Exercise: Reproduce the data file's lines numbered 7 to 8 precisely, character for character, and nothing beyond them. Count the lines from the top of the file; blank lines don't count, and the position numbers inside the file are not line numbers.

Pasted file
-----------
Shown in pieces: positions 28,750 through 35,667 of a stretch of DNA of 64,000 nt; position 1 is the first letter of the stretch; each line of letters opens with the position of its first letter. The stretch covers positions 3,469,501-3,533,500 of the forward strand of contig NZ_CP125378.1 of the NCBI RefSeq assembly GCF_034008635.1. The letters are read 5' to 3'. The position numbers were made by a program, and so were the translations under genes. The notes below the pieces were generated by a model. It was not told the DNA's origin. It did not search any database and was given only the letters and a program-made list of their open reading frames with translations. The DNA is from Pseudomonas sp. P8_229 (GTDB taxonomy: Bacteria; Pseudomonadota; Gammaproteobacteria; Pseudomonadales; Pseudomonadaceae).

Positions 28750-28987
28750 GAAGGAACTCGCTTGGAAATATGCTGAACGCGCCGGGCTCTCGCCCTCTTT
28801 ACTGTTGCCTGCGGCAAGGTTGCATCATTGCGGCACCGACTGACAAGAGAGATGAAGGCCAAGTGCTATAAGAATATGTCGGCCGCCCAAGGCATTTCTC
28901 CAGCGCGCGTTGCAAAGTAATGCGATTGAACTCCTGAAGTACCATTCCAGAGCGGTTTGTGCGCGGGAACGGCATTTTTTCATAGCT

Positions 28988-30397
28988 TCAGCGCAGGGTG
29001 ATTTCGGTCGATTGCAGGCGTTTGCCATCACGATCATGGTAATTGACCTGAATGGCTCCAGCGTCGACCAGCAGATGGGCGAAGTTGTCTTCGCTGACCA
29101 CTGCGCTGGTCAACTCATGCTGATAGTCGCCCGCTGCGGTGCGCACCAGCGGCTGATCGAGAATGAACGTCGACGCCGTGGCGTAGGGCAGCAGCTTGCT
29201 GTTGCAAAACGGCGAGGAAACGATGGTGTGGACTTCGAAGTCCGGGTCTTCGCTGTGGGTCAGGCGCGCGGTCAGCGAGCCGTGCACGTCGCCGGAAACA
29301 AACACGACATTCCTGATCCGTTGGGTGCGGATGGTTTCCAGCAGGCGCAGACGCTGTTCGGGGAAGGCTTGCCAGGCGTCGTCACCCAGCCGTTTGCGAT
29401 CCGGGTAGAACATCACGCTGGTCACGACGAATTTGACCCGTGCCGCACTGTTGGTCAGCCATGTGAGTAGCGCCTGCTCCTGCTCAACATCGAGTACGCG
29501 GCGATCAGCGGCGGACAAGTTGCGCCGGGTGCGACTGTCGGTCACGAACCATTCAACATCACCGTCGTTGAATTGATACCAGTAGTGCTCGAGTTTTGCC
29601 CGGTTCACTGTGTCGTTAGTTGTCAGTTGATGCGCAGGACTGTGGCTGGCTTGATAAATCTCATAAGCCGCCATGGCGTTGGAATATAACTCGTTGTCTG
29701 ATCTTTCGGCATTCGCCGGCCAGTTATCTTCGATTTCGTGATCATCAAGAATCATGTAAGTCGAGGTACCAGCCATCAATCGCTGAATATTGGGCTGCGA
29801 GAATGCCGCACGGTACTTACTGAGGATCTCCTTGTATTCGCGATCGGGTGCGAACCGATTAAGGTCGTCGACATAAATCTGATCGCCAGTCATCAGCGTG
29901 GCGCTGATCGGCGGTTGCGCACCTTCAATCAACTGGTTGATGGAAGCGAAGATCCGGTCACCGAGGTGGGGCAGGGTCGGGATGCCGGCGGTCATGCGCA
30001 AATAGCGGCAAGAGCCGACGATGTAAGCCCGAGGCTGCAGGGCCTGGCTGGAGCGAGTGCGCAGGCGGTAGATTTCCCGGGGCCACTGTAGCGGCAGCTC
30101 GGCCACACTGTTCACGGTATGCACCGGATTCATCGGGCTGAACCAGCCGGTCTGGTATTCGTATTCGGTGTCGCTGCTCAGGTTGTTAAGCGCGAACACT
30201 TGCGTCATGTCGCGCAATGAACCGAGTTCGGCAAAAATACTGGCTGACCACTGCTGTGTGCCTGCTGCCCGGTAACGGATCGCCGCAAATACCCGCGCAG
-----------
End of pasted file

28988 TCAGCGCAGGGTG
29001 ATTTCGGTCGATTGCAGGCGTTTGCCATCACGATCATGGTAATTGACCTGAATGGCTCCAGCGTCGACCAGCAGATGGGCGAAGTTGTCTTCGCTGACCA